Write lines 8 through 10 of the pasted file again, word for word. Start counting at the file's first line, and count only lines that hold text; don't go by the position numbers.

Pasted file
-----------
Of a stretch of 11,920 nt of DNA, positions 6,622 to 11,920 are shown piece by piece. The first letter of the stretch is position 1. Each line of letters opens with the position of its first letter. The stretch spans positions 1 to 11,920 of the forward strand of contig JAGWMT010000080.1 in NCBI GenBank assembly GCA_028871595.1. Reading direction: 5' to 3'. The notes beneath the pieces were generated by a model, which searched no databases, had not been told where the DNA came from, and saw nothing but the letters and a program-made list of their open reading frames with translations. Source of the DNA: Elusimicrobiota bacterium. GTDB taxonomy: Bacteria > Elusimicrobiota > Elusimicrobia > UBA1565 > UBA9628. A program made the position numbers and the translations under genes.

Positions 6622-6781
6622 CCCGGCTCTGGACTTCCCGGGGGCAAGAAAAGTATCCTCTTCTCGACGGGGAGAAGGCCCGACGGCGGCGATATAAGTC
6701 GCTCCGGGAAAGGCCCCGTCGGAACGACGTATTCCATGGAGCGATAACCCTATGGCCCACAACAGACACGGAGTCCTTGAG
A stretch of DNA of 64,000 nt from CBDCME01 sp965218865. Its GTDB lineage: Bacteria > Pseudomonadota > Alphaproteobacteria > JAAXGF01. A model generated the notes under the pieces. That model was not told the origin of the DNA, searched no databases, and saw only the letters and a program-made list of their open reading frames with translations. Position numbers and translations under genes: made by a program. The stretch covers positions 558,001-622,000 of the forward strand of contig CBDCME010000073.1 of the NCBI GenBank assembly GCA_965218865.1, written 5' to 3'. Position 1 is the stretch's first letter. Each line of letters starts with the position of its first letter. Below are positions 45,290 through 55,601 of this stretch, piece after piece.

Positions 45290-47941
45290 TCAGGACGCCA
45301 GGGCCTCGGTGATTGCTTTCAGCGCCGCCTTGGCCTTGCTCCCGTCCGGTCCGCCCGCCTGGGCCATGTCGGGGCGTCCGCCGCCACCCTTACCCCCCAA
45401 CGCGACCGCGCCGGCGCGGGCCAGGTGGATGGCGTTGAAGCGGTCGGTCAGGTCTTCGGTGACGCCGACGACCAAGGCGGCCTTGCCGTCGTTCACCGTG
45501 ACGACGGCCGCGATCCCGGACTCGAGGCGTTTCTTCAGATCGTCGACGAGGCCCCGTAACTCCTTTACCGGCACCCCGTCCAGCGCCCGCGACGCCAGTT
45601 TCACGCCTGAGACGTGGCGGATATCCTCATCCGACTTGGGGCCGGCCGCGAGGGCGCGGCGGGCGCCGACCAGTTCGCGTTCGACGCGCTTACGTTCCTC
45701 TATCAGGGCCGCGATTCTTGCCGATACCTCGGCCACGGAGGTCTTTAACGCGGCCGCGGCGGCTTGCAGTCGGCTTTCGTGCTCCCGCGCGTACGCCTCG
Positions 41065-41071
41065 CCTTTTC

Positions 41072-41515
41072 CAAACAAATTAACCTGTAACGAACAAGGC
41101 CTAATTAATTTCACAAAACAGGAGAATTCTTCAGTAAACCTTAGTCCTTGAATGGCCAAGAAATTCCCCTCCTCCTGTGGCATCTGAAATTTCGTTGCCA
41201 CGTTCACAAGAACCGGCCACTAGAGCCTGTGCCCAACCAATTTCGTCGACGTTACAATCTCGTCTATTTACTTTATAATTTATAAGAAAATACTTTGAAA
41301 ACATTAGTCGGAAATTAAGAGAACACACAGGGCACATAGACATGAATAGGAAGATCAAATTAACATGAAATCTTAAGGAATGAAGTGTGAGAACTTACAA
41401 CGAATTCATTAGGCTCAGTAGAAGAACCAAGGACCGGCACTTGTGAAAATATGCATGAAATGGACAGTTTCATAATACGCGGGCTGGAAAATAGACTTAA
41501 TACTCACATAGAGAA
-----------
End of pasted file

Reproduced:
45301 GGGCCTCGGTGATTGCTTTCAGCGCCGCCTTGGCCTTGCTCCCGTCCGGTCCGCCCGCCTGGGCCATGTCGGGGCGTCCGCCGCCACCCTTACCCCCCAA
45401 CGCGACCGCGCCGGCGCGGGCCAGGTGGATGGCGTTGAAGCGGTCGGTCAGGTCTTCGGTGACGCCGACGACCAAGGCGGCCTTGCCGTCGTTCACCGTG
45501 ACGACGGCCGCGATCCCGGACTCGAGGCGTTTCTTCAGATCGTCGACGAGGCCCCGTAACTCCTTTACCGGCACCCCGTCCAGCGCCCGCGACGCCAGTT